When did you leave school, college, or university?
When did you stop learning?
In everyday life, as well as through my learning and development work, I’ve come across people for whom the answer to those two questions is the same.
Hopefully we realise that learning is a continuous process, and not a destination that we reach and then stop. Learning and improvement is also an attitude. One which I’m sure people like Richard Branson and Seth Godin realised long ago.
One of my dreams is that I’ll become a successful author. I’m sure that most of you reading this have similar dreams. Maybe not about being a writer, but success in some field. But being successful doesn’t mean you know all there is to know about your particular area.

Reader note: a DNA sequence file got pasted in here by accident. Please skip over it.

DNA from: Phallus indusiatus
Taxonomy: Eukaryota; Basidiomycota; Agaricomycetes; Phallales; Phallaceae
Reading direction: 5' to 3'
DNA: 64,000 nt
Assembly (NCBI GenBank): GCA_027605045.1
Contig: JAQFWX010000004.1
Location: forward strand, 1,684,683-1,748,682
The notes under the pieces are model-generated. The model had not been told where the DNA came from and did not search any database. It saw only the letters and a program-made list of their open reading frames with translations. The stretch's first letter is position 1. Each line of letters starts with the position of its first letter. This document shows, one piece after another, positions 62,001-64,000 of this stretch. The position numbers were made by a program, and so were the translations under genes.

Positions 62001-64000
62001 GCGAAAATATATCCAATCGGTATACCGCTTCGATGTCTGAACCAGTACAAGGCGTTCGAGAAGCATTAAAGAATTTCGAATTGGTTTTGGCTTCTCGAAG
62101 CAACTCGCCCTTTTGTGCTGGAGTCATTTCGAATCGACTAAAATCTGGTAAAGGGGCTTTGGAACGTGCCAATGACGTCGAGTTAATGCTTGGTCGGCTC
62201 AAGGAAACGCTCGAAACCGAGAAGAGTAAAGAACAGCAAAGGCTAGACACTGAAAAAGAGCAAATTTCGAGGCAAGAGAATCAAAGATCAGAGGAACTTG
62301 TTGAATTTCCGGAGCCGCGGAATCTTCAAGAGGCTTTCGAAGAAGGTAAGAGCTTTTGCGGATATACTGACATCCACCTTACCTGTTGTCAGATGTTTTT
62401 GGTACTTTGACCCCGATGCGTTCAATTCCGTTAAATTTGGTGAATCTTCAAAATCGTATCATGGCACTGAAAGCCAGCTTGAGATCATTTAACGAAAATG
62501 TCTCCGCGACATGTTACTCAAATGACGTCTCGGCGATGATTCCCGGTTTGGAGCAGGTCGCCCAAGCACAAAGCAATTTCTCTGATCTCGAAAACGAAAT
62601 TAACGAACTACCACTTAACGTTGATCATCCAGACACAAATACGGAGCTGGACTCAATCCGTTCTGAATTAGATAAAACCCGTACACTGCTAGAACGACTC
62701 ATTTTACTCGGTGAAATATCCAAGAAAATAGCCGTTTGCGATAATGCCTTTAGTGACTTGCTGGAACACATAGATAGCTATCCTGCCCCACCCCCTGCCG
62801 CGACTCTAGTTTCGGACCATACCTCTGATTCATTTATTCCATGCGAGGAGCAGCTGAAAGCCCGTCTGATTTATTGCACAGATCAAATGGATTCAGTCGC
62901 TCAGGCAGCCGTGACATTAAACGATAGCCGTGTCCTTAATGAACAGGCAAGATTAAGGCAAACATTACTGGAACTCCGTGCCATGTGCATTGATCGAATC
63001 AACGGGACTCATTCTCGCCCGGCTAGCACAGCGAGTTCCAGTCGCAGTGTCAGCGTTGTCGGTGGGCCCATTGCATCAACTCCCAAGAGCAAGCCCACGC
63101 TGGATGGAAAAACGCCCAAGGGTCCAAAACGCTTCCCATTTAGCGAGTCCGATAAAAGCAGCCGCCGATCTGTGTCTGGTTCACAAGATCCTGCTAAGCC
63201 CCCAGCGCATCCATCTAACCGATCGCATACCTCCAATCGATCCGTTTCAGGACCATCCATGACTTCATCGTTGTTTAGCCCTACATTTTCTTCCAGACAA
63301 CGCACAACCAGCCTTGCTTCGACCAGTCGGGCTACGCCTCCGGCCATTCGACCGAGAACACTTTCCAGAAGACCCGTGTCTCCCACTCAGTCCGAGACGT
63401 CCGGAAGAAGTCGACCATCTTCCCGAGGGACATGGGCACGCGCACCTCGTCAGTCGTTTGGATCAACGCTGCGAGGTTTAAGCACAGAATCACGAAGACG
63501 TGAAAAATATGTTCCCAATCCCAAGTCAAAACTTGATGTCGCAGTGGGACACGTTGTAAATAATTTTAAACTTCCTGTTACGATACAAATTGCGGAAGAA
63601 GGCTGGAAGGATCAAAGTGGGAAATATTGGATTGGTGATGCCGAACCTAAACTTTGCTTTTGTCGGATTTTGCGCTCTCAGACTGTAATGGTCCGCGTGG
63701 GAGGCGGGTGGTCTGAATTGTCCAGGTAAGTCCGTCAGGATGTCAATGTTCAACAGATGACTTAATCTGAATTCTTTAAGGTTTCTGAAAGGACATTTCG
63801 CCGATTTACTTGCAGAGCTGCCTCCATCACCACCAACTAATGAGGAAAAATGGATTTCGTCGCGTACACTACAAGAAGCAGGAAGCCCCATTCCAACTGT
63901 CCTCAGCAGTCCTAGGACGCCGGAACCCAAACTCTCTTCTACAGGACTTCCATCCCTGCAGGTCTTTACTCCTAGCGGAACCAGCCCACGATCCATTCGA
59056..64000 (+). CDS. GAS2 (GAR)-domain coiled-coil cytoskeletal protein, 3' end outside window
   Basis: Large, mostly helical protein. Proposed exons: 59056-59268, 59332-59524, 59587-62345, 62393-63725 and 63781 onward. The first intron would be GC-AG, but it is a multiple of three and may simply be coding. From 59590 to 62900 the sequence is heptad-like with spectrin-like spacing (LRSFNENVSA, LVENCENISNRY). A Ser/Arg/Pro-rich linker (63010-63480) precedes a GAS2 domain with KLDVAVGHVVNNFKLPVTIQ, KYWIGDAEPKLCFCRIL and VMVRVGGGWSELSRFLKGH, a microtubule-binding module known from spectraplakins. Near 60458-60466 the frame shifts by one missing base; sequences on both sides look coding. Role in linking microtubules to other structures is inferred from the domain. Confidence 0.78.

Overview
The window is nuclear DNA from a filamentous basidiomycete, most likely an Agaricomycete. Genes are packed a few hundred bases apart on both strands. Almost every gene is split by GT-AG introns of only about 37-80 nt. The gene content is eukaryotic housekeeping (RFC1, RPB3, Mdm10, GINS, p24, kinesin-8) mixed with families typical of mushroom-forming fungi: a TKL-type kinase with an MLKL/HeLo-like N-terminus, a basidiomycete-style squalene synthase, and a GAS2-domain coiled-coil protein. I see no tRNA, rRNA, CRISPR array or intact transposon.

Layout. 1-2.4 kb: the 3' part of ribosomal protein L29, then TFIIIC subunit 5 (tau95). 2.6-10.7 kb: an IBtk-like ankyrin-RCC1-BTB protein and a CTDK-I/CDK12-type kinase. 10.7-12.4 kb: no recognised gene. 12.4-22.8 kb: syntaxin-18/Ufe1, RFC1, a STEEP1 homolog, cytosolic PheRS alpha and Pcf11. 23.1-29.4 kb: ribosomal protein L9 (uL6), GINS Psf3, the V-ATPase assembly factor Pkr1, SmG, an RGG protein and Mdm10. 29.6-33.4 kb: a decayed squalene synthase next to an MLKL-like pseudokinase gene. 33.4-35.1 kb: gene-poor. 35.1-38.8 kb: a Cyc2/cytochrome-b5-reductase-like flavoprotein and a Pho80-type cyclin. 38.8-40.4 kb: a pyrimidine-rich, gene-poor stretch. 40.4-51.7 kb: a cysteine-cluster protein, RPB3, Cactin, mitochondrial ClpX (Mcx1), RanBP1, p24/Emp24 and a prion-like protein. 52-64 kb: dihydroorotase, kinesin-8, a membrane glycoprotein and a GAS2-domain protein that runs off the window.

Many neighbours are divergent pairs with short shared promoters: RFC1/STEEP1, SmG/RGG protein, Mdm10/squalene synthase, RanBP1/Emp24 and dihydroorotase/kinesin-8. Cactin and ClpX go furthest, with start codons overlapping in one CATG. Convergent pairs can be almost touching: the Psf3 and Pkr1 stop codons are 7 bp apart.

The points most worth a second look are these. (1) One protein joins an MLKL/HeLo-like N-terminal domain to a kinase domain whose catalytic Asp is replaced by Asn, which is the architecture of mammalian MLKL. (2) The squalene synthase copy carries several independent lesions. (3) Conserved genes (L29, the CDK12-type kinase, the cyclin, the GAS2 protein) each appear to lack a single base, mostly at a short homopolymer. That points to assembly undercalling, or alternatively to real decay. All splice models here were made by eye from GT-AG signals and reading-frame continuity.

I cringe when I read some of my older writing, and I can see why it didn’t win a competition, or wasn’t accepted for publication. Part of me realises that in a few years I’ll look at my current writing and see ways I can improve it. That might sound depressing, but if it didn't happen it would mean I hadn’t improved.
There are many, many things to learn about the craft of writing, and while I feel I’ve grown and learnt huge amounts, I still have a journey ahead of me. We’re all on our own particular journey, some further ahead than others, but whether we’re starting from scratch or moving from level 24 to 25, there is still more to learn.
I listened to a talk given by one of the members of Team New Zealand a number of years ago. He said it had been a difficult task winning the America’s Cup the first time, but an even harder task working to retain it.